What emerged artistically for the fledgling artist from his IAIA years was an initial focus on abstract expressionism and some representational works of traditional Crow life, the latter foretelling his future direction. Writing to Kevin’s parents, in December 1964, McGrath reported, “Kevin’s style of work is very new and very good, it seems. It is a new style in Indian painting.”
A widely published quote of Kevin’s, of uncertain origin, drawn from something he wrote in his IAIA days, aptly reflects his decision early in his career to concentrate on his own Crow cultural roots. He noted: “Indian culture has in the past been ignored to a great extent. It is for me, as well as many other Indian artists, a rich source of creative expression. It is taking a new direction today with many exciting happenings. An intertwining of my Indian culture with contemporary art expression has given me . . . greater insight concerning my art. I hope to accomplish something for the American Indian and at the same time achieve personal satisfaction in a creative statement through my art.”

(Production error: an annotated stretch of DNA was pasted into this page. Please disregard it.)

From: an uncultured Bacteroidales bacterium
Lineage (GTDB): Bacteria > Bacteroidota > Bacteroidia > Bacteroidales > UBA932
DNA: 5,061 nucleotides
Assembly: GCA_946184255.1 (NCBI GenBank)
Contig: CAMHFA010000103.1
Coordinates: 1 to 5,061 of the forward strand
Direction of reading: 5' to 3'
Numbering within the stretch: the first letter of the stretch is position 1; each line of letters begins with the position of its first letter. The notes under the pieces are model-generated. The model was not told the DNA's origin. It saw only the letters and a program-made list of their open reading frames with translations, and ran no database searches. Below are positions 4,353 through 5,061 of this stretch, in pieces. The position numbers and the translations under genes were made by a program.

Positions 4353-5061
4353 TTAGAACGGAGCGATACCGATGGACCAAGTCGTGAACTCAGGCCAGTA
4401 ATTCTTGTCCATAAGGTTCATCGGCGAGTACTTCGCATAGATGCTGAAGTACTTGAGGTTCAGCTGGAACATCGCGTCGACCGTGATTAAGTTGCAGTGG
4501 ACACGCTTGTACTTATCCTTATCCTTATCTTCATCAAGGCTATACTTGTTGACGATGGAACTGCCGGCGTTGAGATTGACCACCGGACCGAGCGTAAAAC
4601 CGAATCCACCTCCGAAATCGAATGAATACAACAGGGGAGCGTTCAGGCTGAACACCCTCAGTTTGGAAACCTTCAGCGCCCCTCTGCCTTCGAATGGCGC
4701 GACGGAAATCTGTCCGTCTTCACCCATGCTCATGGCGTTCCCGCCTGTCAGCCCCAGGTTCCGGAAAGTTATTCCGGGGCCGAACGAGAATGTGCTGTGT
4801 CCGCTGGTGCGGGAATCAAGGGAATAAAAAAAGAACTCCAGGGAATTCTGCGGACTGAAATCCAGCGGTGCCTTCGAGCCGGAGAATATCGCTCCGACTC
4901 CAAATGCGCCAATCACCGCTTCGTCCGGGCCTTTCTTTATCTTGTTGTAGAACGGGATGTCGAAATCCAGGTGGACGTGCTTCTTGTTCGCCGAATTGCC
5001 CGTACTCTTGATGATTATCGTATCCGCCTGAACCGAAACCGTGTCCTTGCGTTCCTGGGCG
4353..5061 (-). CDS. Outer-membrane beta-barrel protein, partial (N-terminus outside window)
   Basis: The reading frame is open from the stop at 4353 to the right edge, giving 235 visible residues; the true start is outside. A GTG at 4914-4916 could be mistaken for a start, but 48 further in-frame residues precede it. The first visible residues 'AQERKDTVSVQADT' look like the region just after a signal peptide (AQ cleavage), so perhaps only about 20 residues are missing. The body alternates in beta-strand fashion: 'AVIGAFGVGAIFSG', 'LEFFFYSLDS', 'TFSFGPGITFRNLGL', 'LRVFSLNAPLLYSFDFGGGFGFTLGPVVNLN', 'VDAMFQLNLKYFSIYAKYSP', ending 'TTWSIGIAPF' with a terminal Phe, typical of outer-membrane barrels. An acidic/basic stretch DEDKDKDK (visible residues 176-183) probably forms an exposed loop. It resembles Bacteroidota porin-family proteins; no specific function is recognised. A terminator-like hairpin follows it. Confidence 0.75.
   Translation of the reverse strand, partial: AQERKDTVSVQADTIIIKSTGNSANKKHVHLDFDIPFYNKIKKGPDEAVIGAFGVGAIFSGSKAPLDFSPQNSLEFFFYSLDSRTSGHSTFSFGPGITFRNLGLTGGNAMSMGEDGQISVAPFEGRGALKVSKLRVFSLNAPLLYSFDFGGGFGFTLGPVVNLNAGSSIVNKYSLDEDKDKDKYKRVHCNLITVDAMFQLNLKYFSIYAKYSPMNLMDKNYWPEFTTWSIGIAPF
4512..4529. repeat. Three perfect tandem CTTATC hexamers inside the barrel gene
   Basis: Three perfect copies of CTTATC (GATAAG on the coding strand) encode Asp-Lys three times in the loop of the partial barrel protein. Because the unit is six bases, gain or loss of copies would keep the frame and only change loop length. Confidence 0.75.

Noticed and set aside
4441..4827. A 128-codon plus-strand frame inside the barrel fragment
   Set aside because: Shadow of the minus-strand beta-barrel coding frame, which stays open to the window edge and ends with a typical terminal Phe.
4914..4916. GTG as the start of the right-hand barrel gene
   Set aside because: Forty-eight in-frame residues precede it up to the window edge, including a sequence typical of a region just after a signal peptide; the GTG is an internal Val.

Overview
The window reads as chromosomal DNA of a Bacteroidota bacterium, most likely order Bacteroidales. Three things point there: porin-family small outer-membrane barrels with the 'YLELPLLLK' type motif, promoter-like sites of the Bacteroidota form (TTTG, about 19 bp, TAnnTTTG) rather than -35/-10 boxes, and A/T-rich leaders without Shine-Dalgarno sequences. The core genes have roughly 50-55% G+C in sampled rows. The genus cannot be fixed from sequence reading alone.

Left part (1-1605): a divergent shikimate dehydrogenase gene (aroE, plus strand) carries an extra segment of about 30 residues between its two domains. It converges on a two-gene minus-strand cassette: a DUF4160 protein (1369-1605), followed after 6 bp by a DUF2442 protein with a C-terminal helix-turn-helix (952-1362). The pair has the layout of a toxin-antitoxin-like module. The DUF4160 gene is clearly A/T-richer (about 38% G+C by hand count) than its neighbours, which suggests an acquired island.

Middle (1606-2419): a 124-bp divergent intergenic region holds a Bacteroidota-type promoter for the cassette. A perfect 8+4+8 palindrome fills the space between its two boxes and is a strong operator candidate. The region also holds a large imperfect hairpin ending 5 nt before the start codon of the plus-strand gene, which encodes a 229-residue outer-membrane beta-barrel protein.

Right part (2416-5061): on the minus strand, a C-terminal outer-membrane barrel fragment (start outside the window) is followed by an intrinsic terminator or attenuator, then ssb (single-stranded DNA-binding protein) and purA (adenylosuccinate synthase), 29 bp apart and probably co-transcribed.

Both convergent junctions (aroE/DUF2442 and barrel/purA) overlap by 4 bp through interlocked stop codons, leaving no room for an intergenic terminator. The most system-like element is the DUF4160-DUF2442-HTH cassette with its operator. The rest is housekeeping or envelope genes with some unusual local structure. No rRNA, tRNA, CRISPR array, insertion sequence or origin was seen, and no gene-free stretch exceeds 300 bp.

In June 1965, Kevin Red Star graduated from IAIA, and returned to Montana. His next goal was to enter the San Francisco Art Institute. Lloyd Kiva New was exuberantly supportive and penned a letter at the time to SFAI. He wrote, “Kevin Red Star has proven himself to be a sensitive and capable young man and painter. He is in the happy position of being able to tap his cultural heritage for many of his inspirations, coupled with ambition, industry and a quiet, gentle dignity. He has intellectual absorption power of unusual quality; I predict he will be one of the outstanding painters in this country.” Kevin Red Star was accepted to SFAI and New’s words now seem prophetic as the artist’s career blossomed over the next five decades and is still unfolding. Now 73 years old, Kevin is always the first to say it all began for him as a true artist at IAIA.
Sorrel Sky Gallery will host a Native American Group Show on August 17 from 5 to 7:30 pm showcasing the work of Kevin Red Star and other artists. You can also find his works at the Windsor Betts Gallery and at kevinredstar.com.
“Kevin Red Star: Crow Indian Artist,” the book by local writer Daniel Gibson and photographer Kitty Leaken has won the Multi-Cultural: Non-Fiction category of the 2015 USA Best Book Awards and is available at galleries, local bookstores and online.
Story by Daniel Gibson